By Michael O Daly
Commonwealth Court Judge Robert Simpson has handed down a decision to block enforcement of the Pennsylvania Voter ID law. The law, which would require every person voting to show a photo ID that includes an expiration date, was seen by many as an attempt to disenfranchise voters in a presidential election year. His ruling does not strike the law from the books. Instead it delays its enforcement to allow more time for citizens to get appropriate ID, and for the state to properly implement procedures for obtaining a Voter ID card.
This ruling has been celebrated by those opposed to the law as a win for every voting citizen. Pennsylvania House Democratic Leader Frank Dermody, of Oakmont, said in a statement, “The court order ensures that no citizen will be deprived of the constitutional right to vote as a result of the voter suppression law pushed through by Governor Corbett and Republican legislators, at least not this year.”
A written statement from Allegheny County Controller Chelsa Wagner said, “The decision to delay Pennsylvania’s Voter ID law is a victory for democracy and fair elections, albeit a temporary one. It is clear that this law could not have been implemented in the few short weeks before a high-turnout election without chaos at the polls and qualified voters being turned away.”
Supporters of the law have also been outspoken in their response to the injunction. Pennsylvania State Representative Daryl Metcalf, of Cranberry, said in a written statement, “Rather than making a ruling based on the constitution and the law, this judicial activist decision is skewed in favor of the lazy who refuse to exercise the necessary work ethic to meet the commonsense requirements to obtain an acceptable photo ID.”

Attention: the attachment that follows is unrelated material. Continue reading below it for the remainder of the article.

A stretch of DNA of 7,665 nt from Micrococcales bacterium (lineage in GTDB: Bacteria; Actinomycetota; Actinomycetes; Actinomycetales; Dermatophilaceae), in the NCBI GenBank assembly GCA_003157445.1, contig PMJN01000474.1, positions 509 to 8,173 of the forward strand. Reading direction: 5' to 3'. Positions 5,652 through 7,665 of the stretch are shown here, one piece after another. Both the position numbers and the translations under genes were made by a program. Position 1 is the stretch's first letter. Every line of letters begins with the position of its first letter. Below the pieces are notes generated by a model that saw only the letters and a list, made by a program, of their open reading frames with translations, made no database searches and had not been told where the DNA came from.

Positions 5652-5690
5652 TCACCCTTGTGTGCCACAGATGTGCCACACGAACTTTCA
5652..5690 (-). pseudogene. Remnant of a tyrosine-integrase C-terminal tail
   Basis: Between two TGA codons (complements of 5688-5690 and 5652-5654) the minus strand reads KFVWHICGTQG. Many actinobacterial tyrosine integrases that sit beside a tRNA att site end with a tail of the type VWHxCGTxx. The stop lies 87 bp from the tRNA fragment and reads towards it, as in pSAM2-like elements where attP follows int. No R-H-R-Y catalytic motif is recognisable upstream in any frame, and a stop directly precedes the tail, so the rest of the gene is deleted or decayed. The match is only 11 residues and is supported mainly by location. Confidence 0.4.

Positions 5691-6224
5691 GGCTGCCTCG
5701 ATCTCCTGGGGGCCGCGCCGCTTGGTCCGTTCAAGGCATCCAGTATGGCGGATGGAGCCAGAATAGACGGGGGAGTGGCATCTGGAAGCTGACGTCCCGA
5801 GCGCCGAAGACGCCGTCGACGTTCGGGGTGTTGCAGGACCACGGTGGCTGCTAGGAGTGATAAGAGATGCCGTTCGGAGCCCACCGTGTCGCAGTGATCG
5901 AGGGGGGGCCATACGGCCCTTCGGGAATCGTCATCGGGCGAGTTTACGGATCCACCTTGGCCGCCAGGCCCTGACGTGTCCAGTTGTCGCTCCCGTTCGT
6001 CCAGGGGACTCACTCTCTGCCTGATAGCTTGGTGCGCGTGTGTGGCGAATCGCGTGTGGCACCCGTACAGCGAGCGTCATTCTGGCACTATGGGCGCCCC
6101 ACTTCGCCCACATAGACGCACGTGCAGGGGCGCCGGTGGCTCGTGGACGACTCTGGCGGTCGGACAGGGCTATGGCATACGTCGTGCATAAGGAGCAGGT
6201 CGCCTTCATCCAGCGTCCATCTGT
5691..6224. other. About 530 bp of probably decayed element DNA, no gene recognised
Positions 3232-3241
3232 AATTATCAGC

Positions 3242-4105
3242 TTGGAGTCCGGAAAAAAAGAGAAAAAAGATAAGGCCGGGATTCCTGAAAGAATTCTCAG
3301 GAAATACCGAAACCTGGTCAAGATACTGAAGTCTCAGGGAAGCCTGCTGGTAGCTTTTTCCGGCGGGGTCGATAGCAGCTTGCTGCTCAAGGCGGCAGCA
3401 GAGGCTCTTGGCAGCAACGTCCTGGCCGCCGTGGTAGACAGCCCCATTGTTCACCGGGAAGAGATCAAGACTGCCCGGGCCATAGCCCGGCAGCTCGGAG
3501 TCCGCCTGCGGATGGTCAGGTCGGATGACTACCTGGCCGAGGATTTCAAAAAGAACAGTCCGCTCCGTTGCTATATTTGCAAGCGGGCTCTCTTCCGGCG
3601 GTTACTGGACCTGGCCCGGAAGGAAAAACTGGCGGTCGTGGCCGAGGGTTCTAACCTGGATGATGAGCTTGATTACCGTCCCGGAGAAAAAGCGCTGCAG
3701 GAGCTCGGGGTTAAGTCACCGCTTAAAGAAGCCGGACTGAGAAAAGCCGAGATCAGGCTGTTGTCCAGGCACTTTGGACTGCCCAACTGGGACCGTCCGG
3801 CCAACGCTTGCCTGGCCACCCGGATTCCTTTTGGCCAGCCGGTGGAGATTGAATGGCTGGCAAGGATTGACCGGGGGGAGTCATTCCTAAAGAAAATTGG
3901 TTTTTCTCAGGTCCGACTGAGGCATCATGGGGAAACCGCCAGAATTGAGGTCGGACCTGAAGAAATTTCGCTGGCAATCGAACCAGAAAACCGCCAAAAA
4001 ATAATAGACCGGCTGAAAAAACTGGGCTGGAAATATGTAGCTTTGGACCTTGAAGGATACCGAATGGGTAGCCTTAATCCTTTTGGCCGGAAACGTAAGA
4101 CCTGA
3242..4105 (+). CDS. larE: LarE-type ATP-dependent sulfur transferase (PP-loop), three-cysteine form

This statement makes it clear that his intention in support of the law was not in preventing voter fraud, as he previously stated, but instead it was to keep a portion of eligible voters from exercising their rights.
As it stands, when you go to your polling place you will still be asked to present ID, but even those who were unable to obtain ID before election day will still be able to vote and have their vote counted, so it in no way effects your ability to vote. In future years, if the law remains, you will be required to have a photo ID to vote, so you should obtain adequate ID as soon as you can.
New students at Penn State, starting this semester, were given updated student ID cards that include an expiration date, making them acceptable for the purposes of voting in PA. In addition, students with older student ID cards that do not have appropriate ID for voting can be issued a sticker with an expiration date that will be affixed to their existing ID card, so that it can be used at the polling place. Having ID does not mean that you do not need to register to vote; it is in addition to standard voter registration procedures which must be completed 30 days prior to Election Day.
While your right to vote has been protected, it is your responsibility to exercise this right. On November 6 cast your vote and take part in the election process.